Assault Rigs is a piece of my childhood. I last played it… More than ten years ago. This is an echo right from the beginning, from before we even had a computer — I played it at a friend’s house.
If you’ve been keeping track of Project Y4, you’ll no doubt have heard me mention it often as the inspiration of the node hacking mini-game.
Well, no longer shall I have to feed on rumours and half-remembered images. Now, I play it again for real.
Prepare to be shattered, rose-tinted spectacles. Welcome to 1996.
In The Future…
All sport has been replaced with virtual sports (oh how prophetic). The best (the best the best the best (obviously)) is Assault Rigs, the… game itself. Where people pilot virtual tanks (“rigs”) around virtual environments for virtual points — and the entertainment of the masses.
It’s a fair premise for an arcadey third-person tank shooter (believe me, the top-down and first-person camera modes are awful). The objective is to collect gems — once you have them all, the exit opens and you can crash into it to win. This would be easy (mostly), but for the evil enemies that kill you! Luckily, you get points for killing them. Points go into a high score table, but since I’m the only one playing on this DOSBox, there’s little use for that.
Basically, you’re in a tank in an arena and you blow shit up until the end. What’s not to like?
And you have a choice of tanks too — Armour, Hybrid and Swift. Having played them all, though, I didn’t notice much difference beyond their artwork; while the Swift tank has a fixed turret and the others’ can independently rotate, I have a hard enough time aiming with the keyboard-only controls without trying to move and shoot in different directions. I seem to remember Wild Metal Country giving me similar trouble, though its tanks had each tread on a different key, let alone independent turrets.
In Cyberspace, No-One Can See You Get Lost
Arena design varies quite wildly. Some have brutal puzzles (I thought that fake walls should only be used to hide secret bonuses; apparently it’s quite acceptable to use them for the main quest), some have feats of driving, some have hoardes of enemies, some are roller coaster tracks you just have to follow…
Level design isn’t that bad, really. A nice mix of linear and non-linear, though even the non-linear ones have fairly distinct flow. I say “fairly” distinct flow (I’ve been using the word “fairly” a lot recently, I notice), because if you lose the flow and miss one gem the game suddenly becomes awfully frustrating as you power back and forward trying to find it so you can win.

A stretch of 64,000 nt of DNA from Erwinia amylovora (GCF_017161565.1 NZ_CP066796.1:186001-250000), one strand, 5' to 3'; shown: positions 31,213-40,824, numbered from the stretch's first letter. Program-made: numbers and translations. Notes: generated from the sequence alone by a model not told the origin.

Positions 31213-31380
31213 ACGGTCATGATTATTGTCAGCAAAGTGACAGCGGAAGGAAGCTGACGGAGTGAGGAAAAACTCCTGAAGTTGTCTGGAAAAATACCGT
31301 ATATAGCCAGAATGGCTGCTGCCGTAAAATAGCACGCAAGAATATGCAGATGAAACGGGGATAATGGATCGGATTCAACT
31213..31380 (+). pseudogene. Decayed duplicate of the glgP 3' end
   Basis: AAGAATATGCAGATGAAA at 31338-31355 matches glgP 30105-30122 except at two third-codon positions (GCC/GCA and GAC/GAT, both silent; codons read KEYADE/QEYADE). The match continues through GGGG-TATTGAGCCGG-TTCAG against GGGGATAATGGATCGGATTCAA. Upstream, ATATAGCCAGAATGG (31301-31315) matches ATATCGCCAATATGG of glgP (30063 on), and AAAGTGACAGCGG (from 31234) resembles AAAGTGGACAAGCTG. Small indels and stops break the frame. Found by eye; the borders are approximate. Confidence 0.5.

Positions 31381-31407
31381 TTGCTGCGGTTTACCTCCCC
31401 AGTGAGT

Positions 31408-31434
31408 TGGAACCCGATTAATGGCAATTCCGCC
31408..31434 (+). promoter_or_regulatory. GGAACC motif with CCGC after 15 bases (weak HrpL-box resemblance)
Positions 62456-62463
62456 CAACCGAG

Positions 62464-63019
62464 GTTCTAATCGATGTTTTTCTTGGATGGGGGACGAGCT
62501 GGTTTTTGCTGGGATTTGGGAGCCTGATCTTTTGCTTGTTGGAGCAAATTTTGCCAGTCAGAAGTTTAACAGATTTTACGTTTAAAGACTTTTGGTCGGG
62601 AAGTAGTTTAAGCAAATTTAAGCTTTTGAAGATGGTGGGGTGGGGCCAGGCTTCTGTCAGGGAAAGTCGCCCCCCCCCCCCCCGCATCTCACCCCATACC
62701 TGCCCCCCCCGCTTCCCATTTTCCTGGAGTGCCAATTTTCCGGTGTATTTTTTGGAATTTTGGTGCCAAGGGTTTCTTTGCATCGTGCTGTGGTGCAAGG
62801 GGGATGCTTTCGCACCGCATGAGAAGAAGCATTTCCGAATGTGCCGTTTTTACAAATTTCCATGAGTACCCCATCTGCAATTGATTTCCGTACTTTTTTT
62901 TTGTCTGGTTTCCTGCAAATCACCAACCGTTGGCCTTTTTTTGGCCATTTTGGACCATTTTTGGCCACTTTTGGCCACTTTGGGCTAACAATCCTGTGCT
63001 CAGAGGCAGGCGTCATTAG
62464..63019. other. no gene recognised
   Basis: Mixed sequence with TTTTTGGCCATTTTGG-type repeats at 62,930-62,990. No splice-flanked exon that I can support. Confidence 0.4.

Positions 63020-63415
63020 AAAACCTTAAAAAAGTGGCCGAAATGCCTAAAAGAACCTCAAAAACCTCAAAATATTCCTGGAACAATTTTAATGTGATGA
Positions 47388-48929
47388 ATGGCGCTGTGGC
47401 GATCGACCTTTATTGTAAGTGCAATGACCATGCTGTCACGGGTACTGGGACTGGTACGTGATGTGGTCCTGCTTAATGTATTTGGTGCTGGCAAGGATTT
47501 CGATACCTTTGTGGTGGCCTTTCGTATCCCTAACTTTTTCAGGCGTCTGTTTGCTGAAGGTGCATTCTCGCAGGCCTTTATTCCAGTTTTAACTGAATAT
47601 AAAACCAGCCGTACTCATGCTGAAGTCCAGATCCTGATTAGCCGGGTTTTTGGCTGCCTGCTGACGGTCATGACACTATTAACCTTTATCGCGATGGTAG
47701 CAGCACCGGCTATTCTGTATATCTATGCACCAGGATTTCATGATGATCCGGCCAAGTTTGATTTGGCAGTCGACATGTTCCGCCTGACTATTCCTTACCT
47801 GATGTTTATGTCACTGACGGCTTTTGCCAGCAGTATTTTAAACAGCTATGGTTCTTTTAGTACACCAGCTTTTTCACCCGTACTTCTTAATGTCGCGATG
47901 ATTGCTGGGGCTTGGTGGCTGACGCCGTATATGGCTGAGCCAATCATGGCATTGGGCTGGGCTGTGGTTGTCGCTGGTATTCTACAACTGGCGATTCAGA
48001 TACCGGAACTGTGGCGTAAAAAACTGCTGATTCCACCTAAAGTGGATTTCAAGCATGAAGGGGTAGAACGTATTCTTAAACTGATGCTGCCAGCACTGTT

There is actually a tiny little indicator that appears on the shield dial in the bottom left to show the direction of the next gem (and then the exit), but it took me until last night to notice that. Would have eased a lot of heart-ache earlier…
Shut Up and Drive
The funny thing about the player’s rig is that, regardless of its artwork (most notably in the “World at War” zone, where it has obvious and un-animated treads), it is a really slippery hover-tank. There does appear to be some kind of acceleration, but it’s so quick you tend to go careening off ledges just by looking at them. Hell, just looking at the walls next to you can cause the thing to flip over.
On the other hand, if you start reversing hard enough you can often stop yourself from falling off ledges. Can’t argue with that!
I would also say that the four-shield setup was a nice touch; front, back and sides can independently take a number of hits though if any one of them hits zero you die. Sadly, 90% of all damage is taken on the front just by the way combat pans out, so the split doesn’t translate into anything meaningful in the end.
The game tends to spend about the same number of triangles as me on most of its vehicles, maybe even a few less. The game has four zones with their own themes — the first is Tron-style virtual reality, the next is a sci-fi industrial area, the third is a near-future sci-fi industrial, and the last is World War II-esque. All of these are rendered in beautifully pixelated textures of a hoary low resolution, each with their own suite of low-poly enemies and player rig models.
Going under roofs, there are shadows — and reverb. It might not sound like much, but the subtle effects of the tank (and enemies, pick-ups…) going dark and all sounds being gently echoed is a pretty nice touch. Especially in comparison to The Witcher, where underground reverb effects tend to entail all sounds echoing to the point of complete distortion.
Unfortunately, the special effects aren’t up to much. While exploding things leave single-triangle or single-quad pieces of wreckage that bounce around slowly but reasonably naturally, the explosions themselves are animated particles with about four frames apiece.
But, well, it is fifteen years old. For all that, it’s not bad at all.
I can’t say I’ve lost anything by revisiting this lost gem. It has rather a lot of bad points, but despite all that I’ve still found myself feeling reasonably compelled to try to finish it. I just can’t find it in my heart to condemn this game.
But what the desire it really engenders in me it the desire to produce a modern clone. The thing it is most palpably missing is mouse-look — with this, I could actually aim… Making the game piss easy. But it would be a nice exercise, and one that, with the wealth of free first-person/third-person-vehicle-ready engines floating around these days, feels eminently do-able for a one-man or small team.
We have the technology, we can rebuild him.